KEILAR: Wait, I have a question, though. Do you think understanding sort of basic history about how voter suppression has been carried out is as difficult to a non-coder as understanding coding?
ROBINSON: -- I think that it shouldn't be, but as a person who continues to have to show up to these meetings, continues to engage, continues to push, I also want to say that we are also seeing an uprising of Facebook employees who are speaking out on Twitter on Facebook --
ROBINSON: -- themselves, who are outraged. We're not just on the outside pushing, but we are seeing folks on the inside. And I want to say to the Facebook employees that are pushing up and standing up for our democracy, that we see you and we appreciate you, because part of how change happens is not just on the outside, but folks on the inside pushing and fighting and demanding for change. Right now, we only have so many levers, because the rules of the road for big social media platforms were written before there were big social media platforms and so, we've dealt with this sort of interesting thing where, sometimes, Facebook has argued that they're a media platform, like you all. And then when the rules of media platforms have to apply them, they go to Capitol Hill and say, you know what? We're not a media platform and so, being able to have it all different ways means that they can keep moving the ball on what's acceptable or not acceptable on their platform. There are probably people who are watching right now who have had their content taken down or flagged, but the most powerful person, you know, in the world, can get on the platform, attack, target, harass folks, can --- can -- but also use the power to actually create problems in our democracy by -- by telling lies about voting, which could actually suppress the vote and have real harm.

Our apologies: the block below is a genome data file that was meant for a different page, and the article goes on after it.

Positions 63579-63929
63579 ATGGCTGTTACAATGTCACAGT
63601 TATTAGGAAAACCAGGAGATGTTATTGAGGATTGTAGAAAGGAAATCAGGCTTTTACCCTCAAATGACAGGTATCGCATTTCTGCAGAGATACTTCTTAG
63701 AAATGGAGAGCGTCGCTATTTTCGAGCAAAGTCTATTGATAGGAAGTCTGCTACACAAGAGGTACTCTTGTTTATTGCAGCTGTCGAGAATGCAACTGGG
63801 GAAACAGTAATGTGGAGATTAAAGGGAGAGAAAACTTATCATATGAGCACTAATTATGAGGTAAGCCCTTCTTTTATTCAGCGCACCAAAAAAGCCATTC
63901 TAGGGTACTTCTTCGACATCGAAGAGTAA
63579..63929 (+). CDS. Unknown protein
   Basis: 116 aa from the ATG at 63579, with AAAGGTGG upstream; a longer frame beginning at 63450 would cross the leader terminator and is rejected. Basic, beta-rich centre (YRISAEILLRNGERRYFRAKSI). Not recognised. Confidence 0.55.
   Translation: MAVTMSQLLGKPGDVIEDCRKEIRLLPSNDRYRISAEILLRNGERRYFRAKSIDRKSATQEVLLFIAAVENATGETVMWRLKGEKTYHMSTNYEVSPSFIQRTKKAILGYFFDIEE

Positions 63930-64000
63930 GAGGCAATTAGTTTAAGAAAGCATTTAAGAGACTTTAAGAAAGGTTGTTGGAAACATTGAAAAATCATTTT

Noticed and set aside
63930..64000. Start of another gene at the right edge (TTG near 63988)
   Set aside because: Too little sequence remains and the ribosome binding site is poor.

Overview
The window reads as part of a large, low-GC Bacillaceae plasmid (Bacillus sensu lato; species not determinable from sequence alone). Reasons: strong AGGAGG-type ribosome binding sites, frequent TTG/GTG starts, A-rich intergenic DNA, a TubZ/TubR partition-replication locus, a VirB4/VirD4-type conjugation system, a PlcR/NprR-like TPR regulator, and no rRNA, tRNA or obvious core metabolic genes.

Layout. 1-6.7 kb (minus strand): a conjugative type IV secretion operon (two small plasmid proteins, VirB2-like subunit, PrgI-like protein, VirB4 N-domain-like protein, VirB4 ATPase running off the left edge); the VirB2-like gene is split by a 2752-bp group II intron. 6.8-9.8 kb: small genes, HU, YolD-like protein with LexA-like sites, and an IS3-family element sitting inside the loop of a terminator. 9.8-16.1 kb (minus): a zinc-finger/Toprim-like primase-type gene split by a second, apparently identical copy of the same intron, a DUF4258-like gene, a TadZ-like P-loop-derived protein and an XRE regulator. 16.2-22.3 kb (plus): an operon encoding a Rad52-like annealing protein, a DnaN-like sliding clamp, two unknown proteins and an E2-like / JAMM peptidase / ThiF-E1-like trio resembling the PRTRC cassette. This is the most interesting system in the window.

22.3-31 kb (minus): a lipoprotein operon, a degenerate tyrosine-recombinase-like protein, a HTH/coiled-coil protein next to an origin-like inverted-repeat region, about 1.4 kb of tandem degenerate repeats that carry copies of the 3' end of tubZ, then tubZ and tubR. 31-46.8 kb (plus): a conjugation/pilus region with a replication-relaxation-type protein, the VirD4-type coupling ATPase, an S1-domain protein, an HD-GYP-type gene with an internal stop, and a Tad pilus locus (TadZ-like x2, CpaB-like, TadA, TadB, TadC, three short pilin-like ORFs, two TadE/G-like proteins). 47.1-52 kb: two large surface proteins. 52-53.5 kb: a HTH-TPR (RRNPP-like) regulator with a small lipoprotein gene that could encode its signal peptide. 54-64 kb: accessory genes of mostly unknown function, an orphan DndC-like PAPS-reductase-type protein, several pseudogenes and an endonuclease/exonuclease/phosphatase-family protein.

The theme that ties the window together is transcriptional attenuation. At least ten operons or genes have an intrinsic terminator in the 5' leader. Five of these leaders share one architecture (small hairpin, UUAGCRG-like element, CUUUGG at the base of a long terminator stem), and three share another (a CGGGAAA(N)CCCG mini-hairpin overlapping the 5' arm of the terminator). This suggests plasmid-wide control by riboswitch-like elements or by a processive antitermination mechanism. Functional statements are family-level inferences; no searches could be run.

ROBINSON: Those are things that Facebook has to make a decision about. Twitter has made some good steps. Not enough, in our opinion, at all, but actually, he’s, Mark Zuckerberg's on the record now, criticizing Twitter for the steps that they took. There’s a lot that has to change. Facebook has such a huge platform, such a huge reach, 2.3 billion users, and we need to make sure that this platform operates by some set of rules.
KEILAR: No, it is. I mean, it is -- the reach is extraordinary.